1. Ground Coffee
Those leftover ground coffee can be put to good use, and a great way is to use them as fertilizers for your house plants. Ground coffee is great for adjusting the pH levels of the soil, but you can also mix some ground coffee up in a spray bottle of warm water to water your plants, so they get a boost of caffeine to help them grow.
2. Celery & Carrots
If you keep vegetables such as celery and carrots for too long, they turn limp easily. But don’t throw them out; you can revive them by soaking in a glass of cold water for about half an hour. Alternatively, limp vegetables can also be used in pureed soups or boiled in a broth – there really is not much of a difference from using fresh versions.
3. Meat Bones
Every good chef knows how meat and fish bones give you flavourful stock for soups and broths. So when you prepare your meats, don’t throw these out. Keep them for the weekend’s beef broth or boiled pork soup.
4. Prawn Shells & Tails
As with meat bones, prawn shells and tails are great for tossing into a pot of seafood soup stock to make it more delicious, or you can also use them to make prawn bisque or prawn soup for accompanying rice or noodles.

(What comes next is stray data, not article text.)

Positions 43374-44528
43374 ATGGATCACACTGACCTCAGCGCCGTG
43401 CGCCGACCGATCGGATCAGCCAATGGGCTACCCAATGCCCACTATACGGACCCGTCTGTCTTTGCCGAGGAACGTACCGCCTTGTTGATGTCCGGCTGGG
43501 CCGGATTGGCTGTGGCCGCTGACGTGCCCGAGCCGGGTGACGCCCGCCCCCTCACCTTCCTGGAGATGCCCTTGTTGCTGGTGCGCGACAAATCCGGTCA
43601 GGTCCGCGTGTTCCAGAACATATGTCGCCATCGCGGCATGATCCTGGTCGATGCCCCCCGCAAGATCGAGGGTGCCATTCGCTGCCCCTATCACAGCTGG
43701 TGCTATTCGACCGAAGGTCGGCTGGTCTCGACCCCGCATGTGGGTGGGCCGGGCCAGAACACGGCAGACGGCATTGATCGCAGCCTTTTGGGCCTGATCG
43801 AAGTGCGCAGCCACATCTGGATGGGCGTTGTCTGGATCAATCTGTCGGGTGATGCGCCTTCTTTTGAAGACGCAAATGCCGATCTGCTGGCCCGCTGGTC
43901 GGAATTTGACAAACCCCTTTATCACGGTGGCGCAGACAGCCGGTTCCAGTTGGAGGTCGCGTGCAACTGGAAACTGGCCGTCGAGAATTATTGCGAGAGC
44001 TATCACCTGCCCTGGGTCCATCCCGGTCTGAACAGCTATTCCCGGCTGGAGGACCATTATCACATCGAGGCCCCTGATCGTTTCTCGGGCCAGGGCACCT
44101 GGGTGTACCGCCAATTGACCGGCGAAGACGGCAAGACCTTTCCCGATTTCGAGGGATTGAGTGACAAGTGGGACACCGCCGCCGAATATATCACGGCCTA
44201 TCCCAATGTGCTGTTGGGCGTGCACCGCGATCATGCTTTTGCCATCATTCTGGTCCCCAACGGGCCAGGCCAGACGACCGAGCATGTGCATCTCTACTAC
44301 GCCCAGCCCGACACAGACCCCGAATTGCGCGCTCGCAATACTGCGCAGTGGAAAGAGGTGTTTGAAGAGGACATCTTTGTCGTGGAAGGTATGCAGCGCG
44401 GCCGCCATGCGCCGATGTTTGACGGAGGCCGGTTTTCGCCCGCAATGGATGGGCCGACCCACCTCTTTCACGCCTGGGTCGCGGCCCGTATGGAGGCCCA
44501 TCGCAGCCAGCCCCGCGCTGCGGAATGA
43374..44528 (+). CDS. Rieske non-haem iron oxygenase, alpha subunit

5. Orange Peels
Dried orange peels can be used as anti-deodorants for the house. Put a few into your dustbin to ward off unpleasant odours, or place some into your cupboards to dull any musty smells. You can also use orange peels in old potpourris to give them a new lease of life.
If your kids did not finish their sandwiches or if you have bread which is a few days old (not good enough to make sandwiches yet not stale enough to throw away), you can keep them to make bread crumbs for use later in other dishes. Simply tear the bread into small pieces and process in a food processor.
7. Used Tea Bags
There are many uses for used teabags. You can save them for neutralising odours at home (much like orange peels), soothing stressed or irritated skin by placing them over affected areas for half an hour, or throwing some into your bathtub or foot bath to inject antioxidants into the water.
Leftover rice is very common especially in bigger families. Don’t let them go to waste; follow what many of our grandparents love to do and save them for a hearty dish of fried rice the next day. In fact, it’s highly recommended by many pro cooks that you should always use leftover rice to make fried rice, as it gives a better flavour when stir-fried in a wok. Make sure to store leftover rice in a sealed container in the fridge.